Where one man sees a pile of downed trees destined for the dump, Ivan Benavides sees a work of art waiting to be unveiled. “It could have been just thrown away, burned and forgotten,” says Benavides. “But when I cut into it, it exposes this beautiful grain and it’s like something that could have possibly never been seen before.”

Benavides is the owner of Seaside Wood Co., the moniker under which he makes wood sculptures and one-of-a-kind home goods—think bowls, candle holders, and incense burners—in his hometown of Los Fresnos. When he first got into woodworking, he experimented with driftwood, found at the beach near his house, but the material proved difficult thanks to extended exposure to the salt and sun. Now, he scavenges the roadside for remnants of the Rio Grande Valley’s varietals, including honey mesquite, Mexican ash, and rare Texas ebony trees, prized for their black core. It’s a smart business model to pay next to nothing for raw materials, and Benavides says it allows him to make the art he wants to make, with a message behind it. He’s on a mission to highlight one of South Texas’s most beautiful natural resources.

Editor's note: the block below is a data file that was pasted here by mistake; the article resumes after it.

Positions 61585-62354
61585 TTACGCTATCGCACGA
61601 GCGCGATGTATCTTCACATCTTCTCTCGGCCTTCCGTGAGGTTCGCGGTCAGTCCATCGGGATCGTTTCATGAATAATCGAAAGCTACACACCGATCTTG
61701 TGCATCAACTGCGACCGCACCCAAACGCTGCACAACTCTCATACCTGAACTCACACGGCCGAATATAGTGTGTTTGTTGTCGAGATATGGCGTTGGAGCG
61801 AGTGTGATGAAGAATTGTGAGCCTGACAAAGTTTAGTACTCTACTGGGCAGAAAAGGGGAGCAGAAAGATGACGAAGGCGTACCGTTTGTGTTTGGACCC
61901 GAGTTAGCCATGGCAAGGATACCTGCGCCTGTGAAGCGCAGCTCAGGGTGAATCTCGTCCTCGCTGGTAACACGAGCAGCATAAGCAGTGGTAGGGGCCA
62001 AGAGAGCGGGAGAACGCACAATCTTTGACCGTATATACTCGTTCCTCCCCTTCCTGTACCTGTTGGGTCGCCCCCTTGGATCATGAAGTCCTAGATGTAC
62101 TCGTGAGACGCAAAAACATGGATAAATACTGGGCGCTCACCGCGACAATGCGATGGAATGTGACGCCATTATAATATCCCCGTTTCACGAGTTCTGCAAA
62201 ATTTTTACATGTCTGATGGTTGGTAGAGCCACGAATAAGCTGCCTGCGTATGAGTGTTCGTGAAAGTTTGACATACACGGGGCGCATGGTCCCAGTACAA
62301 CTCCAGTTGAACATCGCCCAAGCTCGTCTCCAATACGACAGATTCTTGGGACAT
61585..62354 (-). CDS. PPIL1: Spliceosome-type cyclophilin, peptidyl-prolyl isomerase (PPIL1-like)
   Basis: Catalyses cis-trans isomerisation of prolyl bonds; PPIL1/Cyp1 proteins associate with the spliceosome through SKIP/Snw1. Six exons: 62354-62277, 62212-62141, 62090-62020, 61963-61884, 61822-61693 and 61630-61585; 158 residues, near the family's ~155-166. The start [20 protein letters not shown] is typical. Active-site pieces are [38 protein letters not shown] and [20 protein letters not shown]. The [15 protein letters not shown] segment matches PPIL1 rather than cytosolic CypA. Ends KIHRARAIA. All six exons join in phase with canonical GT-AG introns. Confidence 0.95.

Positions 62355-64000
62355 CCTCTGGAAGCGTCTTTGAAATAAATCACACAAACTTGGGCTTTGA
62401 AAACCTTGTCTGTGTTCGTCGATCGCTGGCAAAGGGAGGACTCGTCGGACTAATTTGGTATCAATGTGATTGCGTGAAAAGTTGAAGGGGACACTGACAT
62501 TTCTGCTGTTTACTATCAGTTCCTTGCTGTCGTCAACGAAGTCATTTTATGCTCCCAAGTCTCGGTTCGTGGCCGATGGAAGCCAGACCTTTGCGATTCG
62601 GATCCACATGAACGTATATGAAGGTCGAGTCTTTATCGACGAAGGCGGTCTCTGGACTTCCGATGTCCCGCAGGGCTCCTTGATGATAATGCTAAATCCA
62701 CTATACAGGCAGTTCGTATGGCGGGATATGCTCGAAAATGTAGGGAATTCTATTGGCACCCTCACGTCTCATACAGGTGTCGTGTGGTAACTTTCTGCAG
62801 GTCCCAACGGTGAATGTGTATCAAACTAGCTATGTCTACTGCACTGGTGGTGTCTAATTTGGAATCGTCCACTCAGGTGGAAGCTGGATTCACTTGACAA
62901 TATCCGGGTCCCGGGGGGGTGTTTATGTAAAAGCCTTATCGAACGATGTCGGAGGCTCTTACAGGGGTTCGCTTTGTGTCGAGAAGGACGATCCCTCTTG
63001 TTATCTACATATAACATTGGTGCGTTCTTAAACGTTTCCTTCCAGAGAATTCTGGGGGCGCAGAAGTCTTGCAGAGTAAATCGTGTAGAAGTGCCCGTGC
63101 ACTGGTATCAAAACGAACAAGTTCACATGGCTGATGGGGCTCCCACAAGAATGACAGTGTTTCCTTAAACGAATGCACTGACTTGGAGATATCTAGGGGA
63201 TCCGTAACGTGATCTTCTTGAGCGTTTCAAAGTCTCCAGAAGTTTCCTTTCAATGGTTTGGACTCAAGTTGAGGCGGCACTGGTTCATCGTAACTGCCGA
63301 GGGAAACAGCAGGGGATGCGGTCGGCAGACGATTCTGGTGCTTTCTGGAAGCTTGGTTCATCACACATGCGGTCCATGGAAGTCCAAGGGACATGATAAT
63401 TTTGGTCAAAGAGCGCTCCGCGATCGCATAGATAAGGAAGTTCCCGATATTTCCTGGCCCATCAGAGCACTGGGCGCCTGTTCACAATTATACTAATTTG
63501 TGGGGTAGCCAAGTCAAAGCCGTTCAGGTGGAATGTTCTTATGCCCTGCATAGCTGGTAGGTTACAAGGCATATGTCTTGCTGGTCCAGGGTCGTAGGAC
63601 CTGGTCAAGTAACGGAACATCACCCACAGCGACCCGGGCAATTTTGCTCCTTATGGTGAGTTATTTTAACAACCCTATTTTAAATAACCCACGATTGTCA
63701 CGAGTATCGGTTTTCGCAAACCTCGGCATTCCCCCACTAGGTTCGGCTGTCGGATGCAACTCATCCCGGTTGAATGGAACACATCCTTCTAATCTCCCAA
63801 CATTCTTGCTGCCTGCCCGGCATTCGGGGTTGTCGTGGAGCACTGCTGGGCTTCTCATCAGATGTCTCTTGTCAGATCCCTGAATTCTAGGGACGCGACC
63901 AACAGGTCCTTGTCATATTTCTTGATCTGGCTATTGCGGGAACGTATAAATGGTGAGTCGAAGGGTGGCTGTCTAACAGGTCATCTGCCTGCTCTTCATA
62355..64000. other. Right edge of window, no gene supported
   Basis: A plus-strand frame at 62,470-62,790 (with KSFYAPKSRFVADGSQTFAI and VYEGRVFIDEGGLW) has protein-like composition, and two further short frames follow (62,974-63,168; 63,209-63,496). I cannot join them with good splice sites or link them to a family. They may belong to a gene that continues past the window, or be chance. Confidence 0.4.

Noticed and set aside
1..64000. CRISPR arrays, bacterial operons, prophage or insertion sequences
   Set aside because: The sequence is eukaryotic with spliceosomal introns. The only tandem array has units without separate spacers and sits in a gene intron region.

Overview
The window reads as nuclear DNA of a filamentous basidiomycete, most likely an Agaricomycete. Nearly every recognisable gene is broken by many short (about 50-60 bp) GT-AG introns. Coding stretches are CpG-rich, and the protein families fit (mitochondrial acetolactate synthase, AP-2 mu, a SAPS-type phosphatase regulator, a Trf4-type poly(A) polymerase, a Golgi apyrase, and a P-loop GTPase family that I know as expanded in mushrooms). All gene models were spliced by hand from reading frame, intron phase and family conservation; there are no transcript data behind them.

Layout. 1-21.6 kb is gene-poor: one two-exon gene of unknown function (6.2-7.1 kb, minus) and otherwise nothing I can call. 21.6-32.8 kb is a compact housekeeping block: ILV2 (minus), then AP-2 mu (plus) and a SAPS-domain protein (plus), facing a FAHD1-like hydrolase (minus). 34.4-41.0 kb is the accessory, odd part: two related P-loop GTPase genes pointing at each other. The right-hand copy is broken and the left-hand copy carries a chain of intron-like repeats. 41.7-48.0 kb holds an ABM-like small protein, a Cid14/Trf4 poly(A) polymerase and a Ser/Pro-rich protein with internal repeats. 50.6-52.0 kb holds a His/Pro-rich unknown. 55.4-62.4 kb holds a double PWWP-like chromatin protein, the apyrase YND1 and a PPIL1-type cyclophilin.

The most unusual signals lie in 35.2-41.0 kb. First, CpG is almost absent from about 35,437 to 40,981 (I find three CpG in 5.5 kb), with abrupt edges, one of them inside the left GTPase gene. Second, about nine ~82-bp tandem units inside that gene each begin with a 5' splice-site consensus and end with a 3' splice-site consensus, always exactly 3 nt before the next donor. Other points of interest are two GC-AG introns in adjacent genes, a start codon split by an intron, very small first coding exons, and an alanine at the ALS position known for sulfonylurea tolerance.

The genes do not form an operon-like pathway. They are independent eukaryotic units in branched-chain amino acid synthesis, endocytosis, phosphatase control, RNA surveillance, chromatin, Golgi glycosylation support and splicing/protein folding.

With techniques customized to the varietal, Benavides accentuates the wood’s innate patterns. He uses white vinegar and steel wool to oxidize mesquite, turning it from red to black. “It’s not a stain per se, so you still get to see all that grain and definition,” Benavides says. He reserves a charring effect for Mexican ash, which involves rotating the wood on the lathe while burning the exterior layer. And he’s been trying his hand at “power carving,” using a combination of electric- and hand-powered tools to create sculptures inspired by other natural wonders such as sand and coral

The sculptures go for thousands of dollars and are showcased at galleries on South Padre Island, but Benavides also sells smaller, more affordable items through Etsy and the Harlingen-based store, Procured Life + Home. Most are finished with beeswax and mineral oil, rather than a chemical or epoxy, because Benavides wants the wood’s natural smell and texture to shine through.

He isn’t the only one who sees the potential in one of Texas’s most abundant resources. Below, check out five more woodworkers from across the Lone Star State that are prioritizing sustainability. 

7 Ply Revival (Spring)